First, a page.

The holiday season in El Chalten is a remarkable fiesta, flowing from Christmas Eve though to the new year. It peaks around 4 in the morning on the 1st when the local band, Siete Venas, takes the stage and rocks until sunrise. Thankfully, the weather in the mountains was poor and I made it to the Christmas Eve feast, a thirty person pot-luck style dinner not to be missed. When Mikey Schaefer told me he had a climbing idea for the New Year, I once again resigned myself to missing the legendary fiesta. I couldn't have known what we were getting into...
So, after sleeping all night and a good part of the day, Mikey, Joel, and I hiked into Nipo Nino camp in the Torre Valley on the New Year. Conditions were not optimal. It was snowing horizontally when we crossed onto the glacier, but abated by the time we reached Nipo. Settling in before the climb is always tricky, the mind runs over the possibly events. I got little sleep, and we set out at 5AM in the gathering dawn.
Donning crampons, we made good speed and roped up onto the upper glacier a few hours later. The setting was incredible. Fitz Roy and its satellite pinnacles towered over one side of the valley, the Torres dominated the other, basking in alpenglow. The views of our new route only got better and our spirits were high. The snow got deeper as we reached the bergschrund, a few waist high spots. The 'schrund threatened to swallow us as we balanced on a steep snow slope and Mikey led off.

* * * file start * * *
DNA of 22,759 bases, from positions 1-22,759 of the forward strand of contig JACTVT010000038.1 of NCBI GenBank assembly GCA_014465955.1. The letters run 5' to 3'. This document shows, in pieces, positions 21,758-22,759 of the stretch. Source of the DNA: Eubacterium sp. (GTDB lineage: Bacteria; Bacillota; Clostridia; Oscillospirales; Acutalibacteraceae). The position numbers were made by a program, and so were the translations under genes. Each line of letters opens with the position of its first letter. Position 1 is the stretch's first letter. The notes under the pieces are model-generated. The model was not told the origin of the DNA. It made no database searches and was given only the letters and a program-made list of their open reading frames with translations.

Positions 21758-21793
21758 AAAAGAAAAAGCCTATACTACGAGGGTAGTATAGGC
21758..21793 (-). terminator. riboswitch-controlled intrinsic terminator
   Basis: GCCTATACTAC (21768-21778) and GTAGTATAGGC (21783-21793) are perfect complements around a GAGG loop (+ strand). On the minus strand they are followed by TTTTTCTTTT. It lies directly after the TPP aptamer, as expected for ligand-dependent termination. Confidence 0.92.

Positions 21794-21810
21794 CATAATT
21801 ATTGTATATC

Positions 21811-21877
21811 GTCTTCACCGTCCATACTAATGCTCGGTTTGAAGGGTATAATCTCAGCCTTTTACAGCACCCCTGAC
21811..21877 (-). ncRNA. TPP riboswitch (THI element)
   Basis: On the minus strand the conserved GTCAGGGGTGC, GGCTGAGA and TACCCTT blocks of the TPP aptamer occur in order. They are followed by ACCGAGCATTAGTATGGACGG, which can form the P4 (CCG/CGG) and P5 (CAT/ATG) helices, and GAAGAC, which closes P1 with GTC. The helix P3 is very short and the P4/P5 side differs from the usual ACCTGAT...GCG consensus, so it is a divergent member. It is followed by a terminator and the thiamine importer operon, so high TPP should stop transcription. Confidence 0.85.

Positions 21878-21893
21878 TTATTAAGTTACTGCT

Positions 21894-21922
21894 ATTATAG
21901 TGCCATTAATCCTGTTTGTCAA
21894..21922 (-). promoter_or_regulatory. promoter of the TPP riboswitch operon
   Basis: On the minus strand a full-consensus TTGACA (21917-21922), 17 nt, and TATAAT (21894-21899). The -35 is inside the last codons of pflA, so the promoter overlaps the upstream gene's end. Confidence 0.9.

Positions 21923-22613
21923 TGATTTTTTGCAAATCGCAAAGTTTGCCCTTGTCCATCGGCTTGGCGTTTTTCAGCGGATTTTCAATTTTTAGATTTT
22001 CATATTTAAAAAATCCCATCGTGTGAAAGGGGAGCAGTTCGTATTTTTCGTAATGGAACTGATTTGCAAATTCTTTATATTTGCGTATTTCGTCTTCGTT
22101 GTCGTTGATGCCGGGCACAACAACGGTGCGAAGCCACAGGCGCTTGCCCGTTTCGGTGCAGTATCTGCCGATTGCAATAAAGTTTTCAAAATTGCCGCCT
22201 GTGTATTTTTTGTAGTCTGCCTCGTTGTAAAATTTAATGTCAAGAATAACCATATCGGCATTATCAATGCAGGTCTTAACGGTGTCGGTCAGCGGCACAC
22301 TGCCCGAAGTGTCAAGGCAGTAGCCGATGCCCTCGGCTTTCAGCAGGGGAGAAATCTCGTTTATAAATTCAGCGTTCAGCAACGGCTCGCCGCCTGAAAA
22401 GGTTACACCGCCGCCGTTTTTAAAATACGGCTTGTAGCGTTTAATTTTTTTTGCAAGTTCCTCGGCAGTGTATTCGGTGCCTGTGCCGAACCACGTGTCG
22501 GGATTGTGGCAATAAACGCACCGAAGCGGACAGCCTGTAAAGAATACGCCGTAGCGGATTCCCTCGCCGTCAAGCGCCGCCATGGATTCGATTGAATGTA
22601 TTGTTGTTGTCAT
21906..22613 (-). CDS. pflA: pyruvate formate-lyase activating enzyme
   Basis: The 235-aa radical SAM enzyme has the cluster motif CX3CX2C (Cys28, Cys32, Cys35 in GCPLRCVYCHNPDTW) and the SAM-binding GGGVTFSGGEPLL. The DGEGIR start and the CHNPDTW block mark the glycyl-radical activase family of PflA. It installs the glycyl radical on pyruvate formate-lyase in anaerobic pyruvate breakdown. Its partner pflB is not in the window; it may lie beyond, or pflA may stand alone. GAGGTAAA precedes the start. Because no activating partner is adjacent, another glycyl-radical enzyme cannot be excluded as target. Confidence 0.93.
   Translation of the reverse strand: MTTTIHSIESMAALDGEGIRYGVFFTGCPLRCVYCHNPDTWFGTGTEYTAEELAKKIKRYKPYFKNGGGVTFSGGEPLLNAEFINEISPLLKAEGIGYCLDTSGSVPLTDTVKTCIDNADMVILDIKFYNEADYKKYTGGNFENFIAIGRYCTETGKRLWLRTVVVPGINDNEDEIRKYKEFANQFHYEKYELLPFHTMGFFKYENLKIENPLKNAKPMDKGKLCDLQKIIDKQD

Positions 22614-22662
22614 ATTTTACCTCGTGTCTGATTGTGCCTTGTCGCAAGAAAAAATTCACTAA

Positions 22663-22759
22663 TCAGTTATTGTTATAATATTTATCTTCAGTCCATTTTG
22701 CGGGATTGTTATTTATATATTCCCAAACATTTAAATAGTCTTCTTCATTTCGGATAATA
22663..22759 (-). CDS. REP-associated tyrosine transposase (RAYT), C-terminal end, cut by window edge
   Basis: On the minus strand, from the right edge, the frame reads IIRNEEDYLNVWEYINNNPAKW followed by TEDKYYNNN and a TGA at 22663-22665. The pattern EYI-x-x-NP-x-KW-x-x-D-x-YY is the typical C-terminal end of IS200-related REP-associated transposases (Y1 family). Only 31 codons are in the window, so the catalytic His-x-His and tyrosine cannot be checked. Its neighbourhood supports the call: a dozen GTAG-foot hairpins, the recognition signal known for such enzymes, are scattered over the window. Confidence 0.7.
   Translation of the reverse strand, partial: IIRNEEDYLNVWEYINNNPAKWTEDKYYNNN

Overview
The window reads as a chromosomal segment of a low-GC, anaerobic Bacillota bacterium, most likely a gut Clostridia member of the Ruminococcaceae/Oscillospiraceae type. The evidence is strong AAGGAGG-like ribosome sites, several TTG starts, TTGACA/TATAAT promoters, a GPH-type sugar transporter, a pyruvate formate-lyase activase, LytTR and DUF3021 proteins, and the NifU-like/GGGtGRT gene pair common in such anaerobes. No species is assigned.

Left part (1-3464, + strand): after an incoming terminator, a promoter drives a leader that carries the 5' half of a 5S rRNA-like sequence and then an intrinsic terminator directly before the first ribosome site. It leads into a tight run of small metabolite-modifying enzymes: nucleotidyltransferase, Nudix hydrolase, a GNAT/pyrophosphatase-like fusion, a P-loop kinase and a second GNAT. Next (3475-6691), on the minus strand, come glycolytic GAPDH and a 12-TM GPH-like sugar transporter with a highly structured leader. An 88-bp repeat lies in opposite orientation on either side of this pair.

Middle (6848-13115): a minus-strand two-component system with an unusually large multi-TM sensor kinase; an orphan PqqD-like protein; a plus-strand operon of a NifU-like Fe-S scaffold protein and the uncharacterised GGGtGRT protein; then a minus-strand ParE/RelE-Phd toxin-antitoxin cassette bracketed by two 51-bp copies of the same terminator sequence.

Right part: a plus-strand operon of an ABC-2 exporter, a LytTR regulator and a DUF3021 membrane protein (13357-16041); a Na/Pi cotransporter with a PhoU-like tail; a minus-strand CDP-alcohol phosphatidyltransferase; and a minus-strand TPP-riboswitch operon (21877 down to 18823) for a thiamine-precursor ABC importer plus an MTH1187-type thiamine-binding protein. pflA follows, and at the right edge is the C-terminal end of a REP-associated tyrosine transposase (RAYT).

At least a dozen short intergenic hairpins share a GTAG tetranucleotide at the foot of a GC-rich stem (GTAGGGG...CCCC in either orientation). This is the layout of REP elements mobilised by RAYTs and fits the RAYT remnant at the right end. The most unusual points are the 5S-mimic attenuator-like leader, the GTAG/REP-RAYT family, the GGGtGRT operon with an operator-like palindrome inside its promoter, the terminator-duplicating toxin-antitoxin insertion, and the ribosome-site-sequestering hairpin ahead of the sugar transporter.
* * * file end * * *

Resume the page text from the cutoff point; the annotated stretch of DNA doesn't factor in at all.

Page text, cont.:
The first two leads stretched our 60 meter rope to it's limit, and we simul-climbed beautiful alpine ice to reach nice ledges. Joel took over and crossed a steep snow gully to the next section of ice. Another stretcher pitch of amazing alpine ice, a theme materialized and the route was taking shape. Mikey and I climbed near each other smiling and pretty struck by what was happening at the moment.
From below, we couldn't see the next part of the climb. Now, the big black dike stared us down, piercing the granite, feeding the ice. Joel put together an impressive line, taking a half meter runnel of ice to the right of the dike. The runnel took a turn right, then terminated at a snow ledge. After down-climbing a bit of steep snow, splitter granite cracks branched out. The climbing was stunning! Hooking with tools, a hand jam here, high stepping into rock pods, then pulling onto an exposed belay stance. The next pitch traversed dead left on steep mixed ground for 10 meters. With sparse protection, the little runnel appeared again to comfort us. I barely followed this bit clean, and asked Joel just how he did it when I reached the anchor. He was in the zone! Finishing the middle section of the climb, we relaxed on the little col before traversing into the final ice flow. We could now see the last pitches up close, smiles cracked our faces.